A set of high voltage digital inputs are designed to piggyback off the IF filter control lines, which were switched 24 V DC. These are available to the MCU through a CPLD SPI interface.

A F-RAM IC is also present but currently unused since all state is derived from button states.

The S/PDIF interface can be routed to unpopulated coax connectors or through a flat flex cable.

Demodulation

The new demodulator card implements software defined filtering and demodulation, and supports:

  • AM Envelope
  • AM Synchronous
    • DSB and SSB AM demodulation
  • CW
  • SSB

It also implements controllable 2nd order low pass filters, and AM noise reduction/squelching.

The DSP uses slightly less than 50% of the available resources, leaving plenty of room for expansion.

Frequency fine tuning from the front panel is implemented on this board as well, this is simply done by offsetting the DDS generator frequency.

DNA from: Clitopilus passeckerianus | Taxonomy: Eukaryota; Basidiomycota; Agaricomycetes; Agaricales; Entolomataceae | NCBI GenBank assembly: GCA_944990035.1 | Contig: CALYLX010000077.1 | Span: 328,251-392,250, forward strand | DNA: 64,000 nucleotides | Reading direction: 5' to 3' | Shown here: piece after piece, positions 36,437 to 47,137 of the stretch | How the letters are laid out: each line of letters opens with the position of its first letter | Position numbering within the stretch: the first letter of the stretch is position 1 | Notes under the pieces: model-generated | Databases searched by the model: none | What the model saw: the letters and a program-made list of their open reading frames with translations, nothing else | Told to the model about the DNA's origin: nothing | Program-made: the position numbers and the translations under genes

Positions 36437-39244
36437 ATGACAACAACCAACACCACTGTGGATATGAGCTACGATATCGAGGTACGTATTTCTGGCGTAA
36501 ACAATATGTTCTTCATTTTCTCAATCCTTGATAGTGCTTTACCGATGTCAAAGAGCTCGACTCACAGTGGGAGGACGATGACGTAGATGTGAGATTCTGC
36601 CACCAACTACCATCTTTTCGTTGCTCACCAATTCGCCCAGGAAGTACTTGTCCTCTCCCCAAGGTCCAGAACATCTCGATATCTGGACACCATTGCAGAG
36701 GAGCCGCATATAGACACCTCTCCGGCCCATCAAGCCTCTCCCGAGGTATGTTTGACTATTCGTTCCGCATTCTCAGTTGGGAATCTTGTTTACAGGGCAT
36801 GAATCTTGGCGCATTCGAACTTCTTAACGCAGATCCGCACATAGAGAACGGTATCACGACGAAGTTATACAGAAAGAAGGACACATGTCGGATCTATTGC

Basic Demodulator Blocks

The digitized IF is sampled at 48 kHz, and is centered at 12 kHz. The signal is routed through a 20th order IF band-pass filter and AGCed to prevent saturation and compensate for level mismatches. These sharp filters may be removed or slackened later since the new 2nd IF Processor already does this job.

A TODO is to both adjust these filters, but also work out a filter-coefficient calculator; at present these filters are adjusted to match the selected IF filter and mode, but this is done using lookup-tables.

Another TODO is to increase the maximum AF bandwidth to e.g. 4 or 5 kHz, since many signal chain elements here are capped at 3 kHz (sensible when built, but no longer applicable).